Can I Have a Garbage Disposal with a Septic System?

Can I Have a Garbage Disposal with a Septic System

A lot of people with a septic system wonder whether or not it’s okay to have a garbage disposal. The answer really depends on how you use the garbage disposal and whether or not you invest in regular maintenance for your septic system. If you don’t take good care of your septic system then you might find yourself with a septic emergency and searching for a “septic tank pumping service near me” in a pinch. However, if you schedule regular septic tank pumping and maintenance and use a garbage disposal appropriately then you may be able to avoid a septic system emergency.

How a Garbage Disposal Works with a Septic System

When your home is on a septic system, that means all the wastewater that leaves your home travels through the plumbing and is deposited into a septic tank. That septic tank treats liquid waste and releases it out, while solid waste builds up at the bottom. If you also have a garbage disposal in the home, then any solids that don’t break down well will end up adding to the solids building up at the bottom of the septic tank. While some solids may break down over time, most will need to be pumped out every three to five years, depending on the size of the tank and the number of people regularly in the home. If you choose to use a garbage disposal in your home, then you want to make sure you know what is and is not appropriate to put down the drain.

What Not to Put in a Garbage Disposal

A garbage disposal isn’t another version of a garbage can and if you treat it like one then you might end up with a clogged drain lines which would then require a septic system repair. Here are a few things you should never put in the garbage disposal:

  • Fibrous foods: Some foods, like celery, onion skins, artichokes, and corn husks, have a fibrous material to them that can tangle up inside the garbage disposal and cause a jam.
  • Oil, fat, and grease: These three items should never go down the drains in your home, whether or not you have a garbage disposal! These substances will slowly solidify and can stick to the sides of the drains or pipes, causing buildups and clogs.
  • A half-eaten meal: Only put small amounts of food down the garbage disposal at a time. If you typically put whatever is left from your meal down the garbage disposal then you are contributing to solid waste buildup in your septic tank.
  • Coffee grounds: This is another food item that can actually clump together and form a more solid-like mass. These grounds can accumulate over time and end up clogging the drain or pipes.

Tips for Using a Garbage Disposal with a Septic System

So, what can you do if you want to use your garbage disposal properly and not overload your septic system? Here are a few tips:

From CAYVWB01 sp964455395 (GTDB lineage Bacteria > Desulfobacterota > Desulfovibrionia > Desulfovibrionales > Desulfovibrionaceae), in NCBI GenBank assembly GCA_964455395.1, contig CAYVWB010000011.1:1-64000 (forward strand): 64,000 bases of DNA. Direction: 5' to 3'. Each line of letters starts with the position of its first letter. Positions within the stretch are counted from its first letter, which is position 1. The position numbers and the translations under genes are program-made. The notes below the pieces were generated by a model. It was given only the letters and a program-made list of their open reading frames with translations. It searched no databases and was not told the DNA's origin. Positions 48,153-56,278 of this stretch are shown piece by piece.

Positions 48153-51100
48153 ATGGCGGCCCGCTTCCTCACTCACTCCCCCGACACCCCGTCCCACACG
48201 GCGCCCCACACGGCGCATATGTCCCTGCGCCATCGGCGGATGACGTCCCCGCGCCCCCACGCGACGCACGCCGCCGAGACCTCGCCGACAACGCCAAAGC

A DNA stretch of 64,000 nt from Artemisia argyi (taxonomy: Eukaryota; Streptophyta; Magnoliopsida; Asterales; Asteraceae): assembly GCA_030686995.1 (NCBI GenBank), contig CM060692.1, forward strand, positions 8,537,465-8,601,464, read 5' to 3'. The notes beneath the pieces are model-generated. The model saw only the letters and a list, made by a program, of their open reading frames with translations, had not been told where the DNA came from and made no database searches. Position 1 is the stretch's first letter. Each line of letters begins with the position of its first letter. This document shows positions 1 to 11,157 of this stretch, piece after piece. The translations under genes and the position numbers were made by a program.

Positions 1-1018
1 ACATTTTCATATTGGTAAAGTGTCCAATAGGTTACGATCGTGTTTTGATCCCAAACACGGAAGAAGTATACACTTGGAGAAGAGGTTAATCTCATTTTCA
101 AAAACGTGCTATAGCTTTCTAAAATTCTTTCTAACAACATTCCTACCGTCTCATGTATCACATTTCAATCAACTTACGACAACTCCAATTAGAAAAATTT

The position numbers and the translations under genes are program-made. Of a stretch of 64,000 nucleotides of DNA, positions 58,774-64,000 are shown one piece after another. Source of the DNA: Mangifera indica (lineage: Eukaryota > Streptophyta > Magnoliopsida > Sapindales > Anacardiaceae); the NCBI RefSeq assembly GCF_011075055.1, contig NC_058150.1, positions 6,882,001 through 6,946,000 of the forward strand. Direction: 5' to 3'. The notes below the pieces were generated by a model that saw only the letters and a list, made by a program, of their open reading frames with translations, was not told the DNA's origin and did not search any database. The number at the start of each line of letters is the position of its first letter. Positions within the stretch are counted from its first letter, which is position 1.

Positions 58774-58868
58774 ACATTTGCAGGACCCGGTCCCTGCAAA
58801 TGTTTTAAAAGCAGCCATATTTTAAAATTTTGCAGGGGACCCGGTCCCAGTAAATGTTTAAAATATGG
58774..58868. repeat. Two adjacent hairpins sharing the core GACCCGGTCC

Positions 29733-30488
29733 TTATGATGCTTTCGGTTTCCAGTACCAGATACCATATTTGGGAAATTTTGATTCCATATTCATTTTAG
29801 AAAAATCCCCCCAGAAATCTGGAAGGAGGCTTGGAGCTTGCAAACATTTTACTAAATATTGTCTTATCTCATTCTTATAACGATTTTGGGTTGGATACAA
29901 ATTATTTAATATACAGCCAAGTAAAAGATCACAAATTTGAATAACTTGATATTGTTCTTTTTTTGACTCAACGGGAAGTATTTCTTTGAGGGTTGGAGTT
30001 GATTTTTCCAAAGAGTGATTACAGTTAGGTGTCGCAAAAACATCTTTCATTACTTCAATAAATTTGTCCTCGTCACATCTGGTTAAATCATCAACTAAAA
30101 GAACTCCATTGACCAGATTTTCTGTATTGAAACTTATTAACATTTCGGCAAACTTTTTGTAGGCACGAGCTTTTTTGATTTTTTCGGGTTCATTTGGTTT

• Use the garbage disposal sparingly. The more you use the garbage disposal, the faster the solid waste will build up in the tank. When there is too much solid waste build-up in the tank and not enough space to treat the wastewater properly, then you may experience slowed drains, clogged pipes, or even sewage backups in the home. Little pieces of food here and there may not seem like a big deal, but over time these will build up and you’ll need a septic tank pumping to remove all that solid waste.
  • Schedule more frequent septic tank pumping. If you just can’t live without your garbage disposal, then you may want to consider scheduling your regular septic tank pumping service and maintenance more frequently. A typical sized septic tank with a home of two people may need to be pumped every five years. If you expect to use the garbage disposal multiple times a week, then talk to your septic system specialists about moving up your timeline.
  • Consider using a compost pile. If you don’t want to keep adding to the garbage pile and are conscious of your contribution to the landfill, then you could consider a compost pile. Compost piles are a great way to naturally dispose of leftover fruit and vegetable peelings, coffee grounds, and eggshells.

Talk to our certified and skilled septic system specialists at Septic Masters, LLC, about a septic tank pumping schedule that is best for your household. We provide full inspections, regular maintenance, and regular septic tank pumping service near you. At Septic Masters, LLC, we also understand that a septic emergency needs to be addressed right away, so we are here to help 24/7, 365 days a year!

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